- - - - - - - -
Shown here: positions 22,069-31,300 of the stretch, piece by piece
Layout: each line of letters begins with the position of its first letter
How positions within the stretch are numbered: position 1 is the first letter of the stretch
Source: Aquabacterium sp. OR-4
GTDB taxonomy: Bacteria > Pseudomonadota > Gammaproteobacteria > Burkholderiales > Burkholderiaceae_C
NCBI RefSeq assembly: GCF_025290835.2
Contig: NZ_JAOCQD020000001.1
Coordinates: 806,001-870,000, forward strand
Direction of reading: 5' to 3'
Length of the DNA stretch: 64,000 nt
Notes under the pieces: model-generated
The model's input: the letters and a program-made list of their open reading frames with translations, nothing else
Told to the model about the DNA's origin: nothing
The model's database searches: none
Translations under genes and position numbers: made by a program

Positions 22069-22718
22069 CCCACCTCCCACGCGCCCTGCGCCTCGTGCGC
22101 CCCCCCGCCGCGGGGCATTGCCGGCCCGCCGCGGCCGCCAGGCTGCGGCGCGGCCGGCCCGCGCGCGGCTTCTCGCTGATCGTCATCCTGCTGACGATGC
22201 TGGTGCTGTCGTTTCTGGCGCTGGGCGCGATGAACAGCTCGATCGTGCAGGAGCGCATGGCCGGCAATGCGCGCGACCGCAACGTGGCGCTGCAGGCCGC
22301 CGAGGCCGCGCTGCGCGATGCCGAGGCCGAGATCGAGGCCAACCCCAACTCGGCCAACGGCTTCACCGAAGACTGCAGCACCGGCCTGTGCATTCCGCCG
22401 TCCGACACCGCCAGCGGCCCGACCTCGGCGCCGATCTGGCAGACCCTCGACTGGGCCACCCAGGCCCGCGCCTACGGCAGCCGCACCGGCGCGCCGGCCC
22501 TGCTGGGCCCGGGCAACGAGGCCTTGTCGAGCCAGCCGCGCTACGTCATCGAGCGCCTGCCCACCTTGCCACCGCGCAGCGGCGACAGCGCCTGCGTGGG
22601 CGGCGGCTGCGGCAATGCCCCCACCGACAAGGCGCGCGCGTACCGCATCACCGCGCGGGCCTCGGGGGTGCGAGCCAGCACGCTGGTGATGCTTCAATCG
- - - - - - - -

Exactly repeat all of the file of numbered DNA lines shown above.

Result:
Shown here: positions 22,069-31,300 of the stretch, piece by piece
Layout: each line of letters begins with the position of its first letter
How positions within the stretch are numbered: position 1 is the first letter of the stretch
Source: Aquabacterium sp. OR-4
GTDB taxonomy: Bacteria > Pseudomonadota > Gammaproteobacteria > Burkholderiales > Burkholderiaceae_C
NCBI RefSeq assembly: GCF_025290835.2
Contig: NZ_JAOCQD020000001.1
Coordinates: 806,001-870,000, forward strand
Direction of reading: 5' to 3'
Length of the DNA stretch: 64,000 nt
Notes under the pieces: model-generated
The model's input: the letters and a program-made list of their open reading frames with translations, nothing else
Told to the model about the DNA's origin: nothing
The model's database searches: none
Translations under genes and position numbers: made by a program

Positions 22069-22718
22069 CCCACCTCCCACGCGCCCTGCGCCTCGTGCGC
22101 CCCCCCGCCGCGGGGCATTGCCGGCCCGCCGCGGCCGCCAGGCTGCGGCGCGGCCGGCCCGCGCGCGGCTTCTCGCTGATCGTCATCCTGCTGACGATGC
22201 TGGTGCTGTCGTTTCTGGCGCTGGGCGCGATGAACAGCTCGATCGTGCAGGAGCGCATGGCCGGCAATGCGCGCGACCGCAACGTGGCGCTGCAGGCCGC
22301 CGAGGCCGCGCTGCGCGATGCCGAGGCCGAGATCGAGGCCAACCCCAACTCGGCCAACGGCTTCACCGAAGACTGCAGCACCGGCCTGTGCATTCCGCCG
22401 TCCGACACCGCCAGCGGCCCGACCTCGGCGCCGATCTGGCAGACCCTCGACTGGGCCACCCAGGCCCGCGCCTACGGCAGCCGCACCGGCGCGCCGGCCC
22501 TGCTGGGCCCGGGCAACGAGGCCTTGTCGAGCCAGCCGCGCTACGTCATCGAGCGCCTGCCCACCTTGCCACCGCGCAGCGGCGACAGCGCCTGCGTGGG
22601 CGGCGGCTGCGGCAATGCCCCCACCGACAAGGCGCGCGCGTACCGCATCACCGCGCGGGCCTCGGGGGTGCGAGCCAGCACGCTGGTGATGCTTCAATCG